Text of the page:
The object of this study was to evaluate and improve the guidelines for the Integrated Management of Childhood Illness (IMCI) with respect to identifying young infants and children requiring referral to hospital in an area of low malaria prevalence. A total of 234 young infants (aged 1 week to 2 months) and 668 children (aged 2 months to 5 years) were prospectively sampled from patients presenting at a children's hospital in Dhaka, Bangladesh. The study paedia tricians obtained a standardized history and carried out a physical examination, including items in the IMCI guidelines developed by WHO and UNICEF. The paediatricians made a provisional diagnosis and judged whether each patient needed hospital admission. Using the paediatrician's assessment of a need for admission as the standard, the sensitivity and specificity of the current and modified IMCI guidelines for correctly referring patients to hospital were examined. The IMCI's sensitivity for a paediatrician's assessment in favour of hospital admission was 84% (95% confidence interval (CI): 75-90) for young infants and 86% (95% CI: 81-90) for children, and the specificity was, respectively 54% (95% CI: 45-63) and 64% (95% CI: 59-69). One fourth or more in each group had a provisional diagnosis of pneumonia, and the IMCI's specificity was increased without lowering sensitivity by modifying the respiratory signs calling for referral. These results show that the IMCI has good sensitivity for correctly referring young infants and children requiring hospital admission in a developing country setting with a low prevalence of malaria. The guidelines' moderate specificity will result in considerable over-referral of patients not needing admission, thereby decreasing opportunities for successful treatment of patients at first-level health facilities. The impact of the IMCI guidelines on children's health and the health care system must be judged in the light of current treatment practices, health outcomes and referral patterns.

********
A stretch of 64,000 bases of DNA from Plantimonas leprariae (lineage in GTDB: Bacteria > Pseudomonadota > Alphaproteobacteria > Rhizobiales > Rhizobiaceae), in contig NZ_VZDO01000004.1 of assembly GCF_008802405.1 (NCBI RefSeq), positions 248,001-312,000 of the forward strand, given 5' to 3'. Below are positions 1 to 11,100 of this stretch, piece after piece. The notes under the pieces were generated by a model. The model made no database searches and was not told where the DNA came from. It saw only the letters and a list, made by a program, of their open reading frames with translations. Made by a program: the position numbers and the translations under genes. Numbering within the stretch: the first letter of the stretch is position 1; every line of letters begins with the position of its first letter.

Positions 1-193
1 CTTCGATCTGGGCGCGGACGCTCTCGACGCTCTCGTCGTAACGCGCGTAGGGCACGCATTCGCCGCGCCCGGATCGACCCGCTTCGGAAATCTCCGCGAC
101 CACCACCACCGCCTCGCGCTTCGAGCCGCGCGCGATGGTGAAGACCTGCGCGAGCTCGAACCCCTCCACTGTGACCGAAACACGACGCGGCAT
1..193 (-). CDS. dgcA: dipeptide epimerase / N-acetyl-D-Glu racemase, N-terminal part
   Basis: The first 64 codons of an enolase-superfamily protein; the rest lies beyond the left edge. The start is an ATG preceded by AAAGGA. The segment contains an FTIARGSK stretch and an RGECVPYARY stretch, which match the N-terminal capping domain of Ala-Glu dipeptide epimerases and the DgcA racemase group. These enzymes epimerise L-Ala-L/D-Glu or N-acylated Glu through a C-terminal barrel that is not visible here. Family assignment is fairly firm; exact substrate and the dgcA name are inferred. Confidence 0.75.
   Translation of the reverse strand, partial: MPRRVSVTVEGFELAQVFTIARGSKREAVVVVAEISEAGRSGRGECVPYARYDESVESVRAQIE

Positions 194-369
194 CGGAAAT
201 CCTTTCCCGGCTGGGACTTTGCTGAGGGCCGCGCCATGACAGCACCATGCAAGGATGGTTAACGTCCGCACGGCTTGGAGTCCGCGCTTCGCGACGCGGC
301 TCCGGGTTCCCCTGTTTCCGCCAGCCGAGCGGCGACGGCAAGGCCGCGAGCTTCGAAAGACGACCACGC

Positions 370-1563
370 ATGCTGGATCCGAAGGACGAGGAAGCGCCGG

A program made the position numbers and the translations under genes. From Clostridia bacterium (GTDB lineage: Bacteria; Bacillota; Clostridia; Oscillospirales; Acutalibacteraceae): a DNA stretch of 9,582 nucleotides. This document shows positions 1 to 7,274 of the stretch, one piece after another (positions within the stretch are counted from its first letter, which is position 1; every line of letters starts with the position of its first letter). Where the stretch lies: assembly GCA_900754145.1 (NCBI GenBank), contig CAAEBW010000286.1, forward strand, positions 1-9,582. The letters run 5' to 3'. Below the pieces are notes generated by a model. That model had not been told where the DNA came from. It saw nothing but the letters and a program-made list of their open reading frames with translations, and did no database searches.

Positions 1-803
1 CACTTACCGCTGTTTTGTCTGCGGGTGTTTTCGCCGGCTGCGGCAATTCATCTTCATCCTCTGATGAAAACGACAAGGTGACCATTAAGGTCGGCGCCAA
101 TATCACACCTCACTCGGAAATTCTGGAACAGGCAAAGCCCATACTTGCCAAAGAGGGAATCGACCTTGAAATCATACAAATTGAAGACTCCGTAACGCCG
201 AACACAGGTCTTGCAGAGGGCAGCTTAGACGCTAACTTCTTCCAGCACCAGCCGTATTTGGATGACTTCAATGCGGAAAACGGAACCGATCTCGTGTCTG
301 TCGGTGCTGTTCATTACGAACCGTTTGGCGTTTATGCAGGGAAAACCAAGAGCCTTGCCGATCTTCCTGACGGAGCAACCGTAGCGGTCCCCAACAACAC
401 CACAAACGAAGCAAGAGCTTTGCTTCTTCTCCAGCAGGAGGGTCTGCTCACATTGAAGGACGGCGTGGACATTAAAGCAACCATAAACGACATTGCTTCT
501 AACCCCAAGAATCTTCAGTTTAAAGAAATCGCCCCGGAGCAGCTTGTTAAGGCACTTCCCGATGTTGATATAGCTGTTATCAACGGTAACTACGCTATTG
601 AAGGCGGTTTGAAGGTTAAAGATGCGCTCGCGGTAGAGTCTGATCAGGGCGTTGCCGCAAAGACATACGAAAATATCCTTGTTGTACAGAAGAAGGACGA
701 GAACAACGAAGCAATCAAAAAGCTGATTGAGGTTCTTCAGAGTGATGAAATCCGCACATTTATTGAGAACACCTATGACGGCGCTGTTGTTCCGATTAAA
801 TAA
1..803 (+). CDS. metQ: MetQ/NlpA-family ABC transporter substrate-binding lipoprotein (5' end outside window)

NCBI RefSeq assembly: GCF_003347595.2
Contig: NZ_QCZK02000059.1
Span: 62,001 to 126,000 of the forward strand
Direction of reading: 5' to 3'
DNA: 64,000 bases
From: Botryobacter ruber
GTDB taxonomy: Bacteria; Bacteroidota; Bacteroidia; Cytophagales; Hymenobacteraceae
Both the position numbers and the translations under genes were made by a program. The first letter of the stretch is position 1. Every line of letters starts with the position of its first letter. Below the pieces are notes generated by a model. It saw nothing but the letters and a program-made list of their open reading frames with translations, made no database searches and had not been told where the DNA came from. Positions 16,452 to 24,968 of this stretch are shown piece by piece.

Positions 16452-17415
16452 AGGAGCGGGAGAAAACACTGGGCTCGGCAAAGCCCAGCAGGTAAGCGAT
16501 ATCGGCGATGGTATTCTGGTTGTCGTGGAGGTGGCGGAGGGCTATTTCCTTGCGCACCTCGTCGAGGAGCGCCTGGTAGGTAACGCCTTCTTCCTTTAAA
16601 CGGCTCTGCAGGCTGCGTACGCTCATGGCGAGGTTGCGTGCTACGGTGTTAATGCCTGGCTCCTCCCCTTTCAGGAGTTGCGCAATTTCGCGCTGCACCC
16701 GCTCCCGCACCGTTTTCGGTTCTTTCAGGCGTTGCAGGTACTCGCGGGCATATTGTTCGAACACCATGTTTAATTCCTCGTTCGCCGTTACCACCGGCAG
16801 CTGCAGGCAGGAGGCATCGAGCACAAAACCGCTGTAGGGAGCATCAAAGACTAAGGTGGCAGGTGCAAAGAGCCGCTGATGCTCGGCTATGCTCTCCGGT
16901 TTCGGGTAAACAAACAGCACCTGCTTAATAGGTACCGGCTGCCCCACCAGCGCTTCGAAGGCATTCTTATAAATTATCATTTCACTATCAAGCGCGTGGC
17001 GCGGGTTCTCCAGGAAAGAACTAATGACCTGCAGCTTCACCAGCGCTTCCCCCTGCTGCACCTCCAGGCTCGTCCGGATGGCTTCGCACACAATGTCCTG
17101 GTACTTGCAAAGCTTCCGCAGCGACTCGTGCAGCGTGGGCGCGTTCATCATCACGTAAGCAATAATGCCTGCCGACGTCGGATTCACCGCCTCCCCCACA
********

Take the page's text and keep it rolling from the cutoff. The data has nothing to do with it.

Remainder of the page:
|Original language||English (US)|
|Number of pages||11|
|Journal||Bulletin of the World Health Organization|
|Issue number||SUPPL. 1|
|State||Published - Sep 5 1998|
ASJC Scopus subject areas
- Public Health, Environmental and Occupational Health